Bio

Professional Education


  • Doctor of Philosophy, Lunds Universitet (2012)
  • Master of Science, Lunds Universitet (2002)

Stanford Advisors


Publications

All Publications


  • T-cell immunopeptidomes reveal cell subtype surface markers derived from intracellular proteins. Proteomics Olsson, N., Schultz, L. M., Zhang, L., Khodadoust, M. S., Narayan, R., Czerwinski, D. K., Levy, R., Elias, J. E. 2018

    Abstract

    Immunopeptidomes promise novel surface markers as ideal immunotherapy targets, but their characterization by mass spectrometry (MS) remains challenging. Until recently, cell numbers exceeding 109were needed to survey thousands of HLA ligands. Such limited analytical sensitivity has historically constrained the types of clinical specimens that can be evaluated to cell cultures or bulk tissues. Measuring immunopeptidomes from purified cell subpopulations would be preferable for many applications, particularly those evaluating rare, primary hematopoietic cell lineages. Here, we test the feasibility of immunopeptidome profiling from limited numbers of primary purified human regulatory T cells (TReg), conventional T cells (Tconv) and activated T cells. The combined T-cell immunopeptide dataset reported here contains 13,804 unique HLA ligands derived from 5,049 proteins. Of these, more than 700 HLA ligands were derived from 82 proteins that we exclusively identified from TReg-enriched cells. This study 1) demonstrates that primary, lineage-enriched T cell supbopulations recovered from single donors are compatible with immunopeptidome analysis; 2) presents new TReg-biased ligand candidates; and 3) supports immunopeptidome surveys value for revealing T cell biology that may not be apparent from expression data alone. Taken together, these findings open up new avenues for targeting TRegand abrogating their suppressive functions to treat cancer. This article is protected by copyright. All rights reserved.

    View details for DOI 10.1002/pmic.201700410

    View details for PubMedID 29493099

  • Antigen presentation profiling reveals recognition of lymphoma immunoglobulin neoantigens NATURE Khodadoust, M. S., Olsson, N., Wagar, L. E., Haabeth, O. A., Chen, B., Swaminathan, K., Rawson, K., Liu, C. L., Steiner, D., Lund, P., Rao, S., Zhang, L., Marceau, C., Stehr, H., Newman, A. M., Czerwinski, D. K., Carlton, V. E., Moorhead, M., Faham, M., Kohrt, H. E., Carette, J., Green, M. R., Davis, M. M., Levy, R., Elias, J. E., Alizadeh, A. A. 2017; 543 (7647): 723-?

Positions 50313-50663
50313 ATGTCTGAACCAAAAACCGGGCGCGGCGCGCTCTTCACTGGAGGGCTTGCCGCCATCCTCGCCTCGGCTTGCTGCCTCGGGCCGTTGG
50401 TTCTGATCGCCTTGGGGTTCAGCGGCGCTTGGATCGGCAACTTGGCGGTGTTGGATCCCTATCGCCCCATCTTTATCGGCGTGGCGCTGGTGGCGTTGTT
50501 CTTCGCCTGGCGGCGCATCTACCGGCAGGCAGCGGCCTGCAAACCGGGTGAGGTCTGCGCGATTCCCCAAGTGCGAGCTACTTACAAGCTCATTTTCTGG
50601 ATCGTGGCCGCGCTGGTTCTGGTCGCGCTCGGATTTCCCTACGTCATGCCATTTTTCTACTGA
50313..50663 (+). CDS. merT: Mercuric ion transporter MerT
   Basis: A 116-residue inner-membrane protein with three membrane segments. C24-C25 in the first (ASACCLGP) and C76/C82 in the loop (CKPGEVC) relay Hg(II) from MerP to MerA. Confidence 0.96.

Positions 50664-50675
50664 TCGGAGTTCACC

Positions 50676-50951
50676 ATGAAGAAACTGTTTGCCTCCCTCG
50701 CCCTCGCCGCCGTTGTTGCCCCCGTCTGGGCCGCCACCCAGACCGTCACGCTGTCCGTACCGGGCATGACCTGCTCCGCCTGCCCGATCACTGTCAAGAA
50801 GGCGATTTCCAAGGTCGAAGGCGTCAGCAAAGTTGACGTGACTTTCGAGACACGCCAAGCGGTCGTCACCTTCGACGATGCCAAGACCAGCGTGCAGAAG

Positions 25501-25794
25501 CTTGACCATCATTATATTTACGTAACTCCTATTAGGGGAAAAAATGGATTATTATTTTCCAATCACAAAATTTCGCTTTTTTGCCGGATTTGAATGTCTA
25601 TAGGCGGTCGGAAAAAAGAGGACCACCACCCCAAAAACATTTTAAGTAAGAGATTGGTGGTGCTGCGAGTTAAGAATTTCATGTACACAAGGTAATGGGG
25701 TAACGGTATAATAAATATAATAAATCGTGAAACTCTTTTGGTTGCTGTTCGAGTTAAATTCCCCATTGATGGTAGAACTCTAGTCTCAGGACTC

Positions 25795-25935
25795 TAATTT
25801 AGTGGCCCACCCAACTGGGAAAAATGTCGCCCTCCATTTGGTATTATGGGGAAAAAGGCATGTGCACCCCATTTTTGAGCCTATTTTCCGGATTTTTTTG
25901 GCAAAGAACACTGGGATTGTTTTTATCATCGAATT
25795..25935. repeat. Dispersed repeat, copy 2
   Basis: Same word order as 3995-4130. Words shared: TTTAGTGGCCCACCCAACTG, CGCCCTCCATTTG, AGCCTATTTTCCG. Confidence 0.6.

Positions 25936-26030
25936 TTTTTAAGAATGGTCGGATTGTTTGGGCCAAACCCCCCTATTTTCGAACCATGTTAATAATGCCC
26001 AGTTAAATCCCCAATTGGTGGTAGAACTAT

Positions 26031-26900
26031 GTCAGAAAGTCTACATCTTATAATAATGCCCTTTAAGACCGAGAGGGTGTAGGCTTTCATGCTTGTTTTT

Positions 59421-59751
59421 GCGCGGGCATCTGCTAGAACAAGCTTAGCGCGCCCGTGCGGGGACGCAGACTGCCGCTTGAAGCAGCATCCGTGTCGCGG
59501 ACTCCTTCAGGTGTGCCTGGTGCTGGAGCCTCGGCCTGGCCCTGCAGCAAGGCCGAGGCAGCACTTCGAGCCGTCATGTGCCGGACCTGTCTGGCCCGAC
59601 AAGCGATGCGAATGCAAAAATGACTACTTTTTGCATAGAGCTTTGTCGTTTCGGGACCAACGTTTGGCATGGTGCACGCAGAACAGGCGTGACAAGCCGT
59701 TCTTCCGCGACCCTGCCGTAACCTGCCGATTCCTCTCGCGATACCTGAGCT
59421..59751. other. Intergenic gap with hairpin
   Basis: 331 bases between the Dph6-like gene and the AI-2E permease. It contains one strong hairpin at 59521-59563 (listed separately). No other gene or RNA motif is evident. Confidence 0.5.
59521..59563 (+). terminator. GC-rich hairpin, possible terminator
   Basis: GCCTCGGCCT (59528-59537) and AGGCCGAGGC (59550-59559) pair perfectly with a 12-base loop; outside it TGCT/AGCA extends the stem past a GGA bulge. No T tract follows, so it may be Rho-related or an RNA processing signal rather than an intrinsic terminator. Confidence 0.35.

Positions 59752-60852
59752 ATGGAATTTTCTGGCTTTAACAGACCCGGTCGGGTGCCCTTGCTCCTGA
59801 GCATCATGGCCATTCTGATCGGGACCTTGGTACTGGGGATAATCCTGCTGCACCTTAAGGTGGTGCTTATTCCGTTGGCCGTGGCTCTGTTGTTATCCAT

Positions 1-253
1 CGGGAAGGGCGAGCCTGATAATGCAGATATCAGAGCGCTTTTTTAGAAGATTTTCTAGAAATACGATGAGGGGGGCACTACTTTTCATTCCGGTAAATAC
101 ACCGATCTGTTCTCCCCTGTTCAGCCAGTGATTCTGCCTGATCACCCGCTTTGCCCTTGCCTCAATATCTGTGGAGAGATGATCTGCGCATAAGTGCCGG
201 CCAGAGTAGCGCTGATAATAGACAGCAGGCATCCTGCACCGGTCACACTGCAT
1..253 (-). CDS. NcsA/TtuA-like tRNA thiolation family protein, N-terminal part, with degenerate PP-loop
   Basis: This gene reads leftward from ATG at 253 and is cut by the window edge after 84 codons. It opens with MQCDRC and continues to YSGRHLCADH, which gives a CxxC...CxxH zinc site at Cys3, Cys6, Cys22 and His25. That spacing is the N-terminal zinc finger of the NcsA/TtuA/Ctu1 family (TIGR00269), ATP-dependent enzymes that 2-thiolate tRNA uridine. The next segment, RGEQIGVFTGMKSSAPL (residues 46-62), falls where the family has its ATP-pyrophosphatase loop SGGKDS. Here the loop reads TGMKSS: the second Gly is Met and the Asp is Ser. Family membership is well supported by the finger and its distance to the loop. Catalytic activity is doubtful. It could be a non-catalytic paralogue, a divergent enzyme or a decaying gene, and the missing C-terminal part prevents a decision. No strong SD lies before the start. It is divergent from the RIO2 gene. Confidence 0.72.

Abstract

    Cancer somatic mutations can generate neoantigens that distinguish malignant from normal cells. However, the personalized identification and validation of neoantigens remains a major challenge. Here we discover neoantigens in human mantle-cell lymphomas by using an integrated genomic and proteomic strategy that interrogates tumour antigen peptides presented by major histocompatibility complex (MHC) class I and class II molecules. We applied this approach to systematically characterize MHC ligands from 17 patients. Remarkably, all discovered neoantigenic peptides were exclusively derived from the lymphoma immunoglobulin heavy- or light-chain variable regions. Although we identified MHC presentation of private polymorphic germline alleles, no mutated peptides were recovered from non-immunoglobulin somatically mutated genes. Somatic mutations within the immunoglobulin variable region were almost exclusively presented by MHC class II. We isolated circulating CD4(+) T cells specific for immunoglobulin-derived neoantigens and found these cells could mediate killing of autologous lymphoma cells. These results demonstrate that an integrative approach combining MHC isolation, peptide identification, and exome sequencing is an effective platform to uncover tumour neoantigens. Application of this strategy to human lymphoma implicates immunoglobulin neoantigens as targets for lymphoma immunotherapy.

    View details for DOI 10.1038/nature21433

    View details for Web of Science ID 000397619700057

    View details for PubMedID 28329770